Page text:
The Kaikoura Roots Festival next weekend has sold out (features Salmonella Dub, Pitch Black Cornerstone Roots, Shapeshifter and one of the final performances by Trinity Roots among the highlights), look out for the same thing happening with the Raglan Reggae Sunsplash, Feb 5th (final gig by Trinity Roots). Don't say I didn't warn you! You can catch my crew Bassteppa Sound System down there too. It's a wicked site, just over the hill from the beach. Dancing to reggae in the sun, grass under your feet, doesn't get much better.
Via Coolfer... On the eve of the opening of Ramones documentary "End of the Century" in London, The Guardian's Alex Petridis talks to Tommy Ramone.
Go Home Productions clever fella Mark Vidler on mashups, from an article in January Wired magazine...
"...Like any self-respecting rule-breaker, Vidler is skeptical about the commercialization of mash-ups, fearing that it might be the genre's death knell. "It's just like punk," Vidler says. "Once you get 'Hurry Up Harry' by Sham 69, it's all over."
Tee hee. Mark has also started a blog, read about his former musical life in a band called Chicane.
Good Q&A with Nas about his latest album, on Yahoo News...
Yahoo: What's next?
Nas: There's so much that I've never done. I love clothes but I'm not excited about getting into the clothing business, I love sneakers but not really excited about doing it. My guys are interested in doing both clothes and sneakers that I might support ... but what I'm really interested in is doing books and I like screenplays and I've written some, so you'll probably see some movies and stuff like that coming from me. Not from the big Hollywood end but on the independent end. I'm a student of filmmaking and not a student of the glitz of Hollywood. So you'll probably see something from me on the independent end and something really different on the novel end of the book level.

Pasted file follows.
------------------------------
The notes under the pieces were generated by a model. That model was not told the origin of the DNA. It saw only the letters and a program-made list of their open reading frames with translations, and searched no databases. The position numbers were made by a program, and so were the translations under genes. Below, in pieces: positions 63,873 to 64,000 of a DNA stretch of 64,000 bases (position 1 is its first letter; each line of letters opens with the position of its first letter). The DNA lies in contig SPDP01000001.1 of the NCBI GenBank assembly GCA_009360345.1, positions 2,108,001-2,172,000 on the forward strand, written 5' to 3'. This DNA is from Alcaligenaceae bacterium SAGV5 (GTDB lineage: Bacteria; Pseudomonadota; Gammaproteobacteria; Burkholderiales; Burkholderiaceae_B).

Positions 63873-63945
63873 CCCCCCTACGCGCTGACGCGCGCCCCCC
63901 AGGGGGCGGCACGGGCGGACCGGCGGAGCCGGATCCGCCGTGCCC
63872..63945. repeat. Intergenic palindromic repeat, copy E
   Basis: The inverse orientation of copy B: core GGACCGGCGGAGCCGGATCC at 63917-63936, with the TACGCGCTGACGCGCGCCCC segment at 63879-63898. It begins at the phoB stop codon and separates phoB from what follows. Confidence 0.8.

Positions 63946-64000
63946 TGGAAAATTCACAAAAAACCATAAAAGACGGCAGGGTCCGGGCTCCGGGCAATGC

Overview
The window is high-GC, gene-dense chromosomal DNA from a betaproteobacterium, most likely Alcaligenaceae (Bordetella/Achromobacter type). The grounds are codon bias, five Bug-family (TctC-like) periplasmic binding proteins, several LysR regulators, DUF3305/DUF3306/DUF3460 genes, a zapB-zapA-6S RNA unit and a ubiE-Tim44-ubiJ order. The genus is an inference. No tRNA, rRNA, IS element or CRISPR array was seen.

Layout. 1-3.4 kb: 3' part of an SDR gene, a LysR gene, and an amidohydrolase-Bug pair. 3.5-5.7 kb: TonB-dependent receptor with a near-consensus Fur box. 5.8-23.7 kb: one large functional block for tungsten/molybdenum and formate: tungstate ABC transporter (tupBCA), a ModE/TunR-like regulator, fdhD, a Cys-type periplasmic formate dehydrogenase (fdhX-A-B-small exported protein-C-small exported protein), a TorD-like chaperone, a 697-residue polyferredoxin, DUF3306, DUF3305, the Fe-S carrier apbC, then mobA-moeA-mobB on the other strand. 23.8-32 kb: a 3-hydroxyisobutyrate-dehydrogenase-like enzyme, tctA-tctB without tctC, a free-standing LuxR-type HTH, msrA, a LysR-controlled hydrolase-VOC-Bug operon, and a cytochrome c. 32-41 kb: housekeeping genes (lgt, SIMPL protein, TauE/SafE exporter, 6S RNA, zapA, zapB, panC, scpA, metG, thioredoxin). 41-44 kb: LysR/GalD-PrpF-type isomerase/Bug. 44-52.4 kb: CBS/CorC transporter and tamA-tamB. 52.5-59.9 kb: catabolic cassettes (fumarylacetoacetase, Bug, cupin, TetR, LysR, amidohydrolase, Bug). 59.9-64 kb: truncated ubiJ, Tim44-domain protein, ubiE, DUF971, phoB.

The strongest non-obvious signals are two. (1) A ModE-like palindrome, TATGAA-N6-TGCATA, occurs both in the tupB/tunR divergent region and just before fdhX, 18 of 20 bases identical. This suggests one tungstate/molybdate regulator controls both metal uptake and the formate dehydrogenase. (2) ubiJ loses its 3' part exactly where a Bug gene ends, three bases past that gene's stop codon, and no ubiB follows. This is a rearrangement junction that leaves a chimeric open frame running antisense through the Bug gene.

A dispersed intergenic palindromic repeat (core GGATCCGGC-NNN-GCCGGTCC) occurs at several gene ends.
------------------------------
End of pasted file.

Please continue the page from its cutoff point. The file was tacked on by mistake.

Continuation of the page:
Friday, January 07, 2005
HIPHOP TURNS 30
via O-Dub.. "Greg Tate hits you with a double-tap in this week's Village Voice. He's absolutely brilliant on both counts: the first being an essay on hip-hop's 30th anniversary and what it means for Black public culture and politics. The other is a review of Nas' new album, which actually ends up touching on many of the same issues as the other essay."
Thursday, January 06, 2005
I got addicted to checking Google News every hour during the Iraq War. Thankfully this addiction has eased off. Russell Brown wrote a good piece on Google News recently in the Listener, worth a look if you missed it.He also backgrounds what comes up most often in their searches, as counted by wellington firm newsknife.com... "The first three in terms of top-ranking stories were not too surprising: the New York Times, Reuters and the Washington Post, in that order. But the fourth-placed site stirred some debate: it was China's Xinhua agency. Curiously, Google News often seems to regard Xinhua as a more relevant source of reporting on American stories than it does most American sites."
Also in the Listener this week, following on from their 'Summer of Rock' cover (what about the Summer of Dub? Kaikoura Roots Fest, Raglan Reggae Sunsplash, new releases from Katchafire, Salmonella Dub), the Listener serve up heaps of useful advice for new years resolutions; how to get fit, get rich, get a blog (they call Noizyboy a blogvestite!!! Ha ha), and they tell you how to play the guitar, so you can bash out a few chords when the acoustic is being passed round the campfire. They give you chords and handy diagrams for Deep Purple's Smoke on the Water. Its a cruel practical joke tho (intentional?) - the chords they've given their readers (E,A,B) will let you play Louie Louie or Wild Thing. Smoke on the Water is E,G,A,and A sharp. Rock on, Listener dudes! Turn it up to 11, man.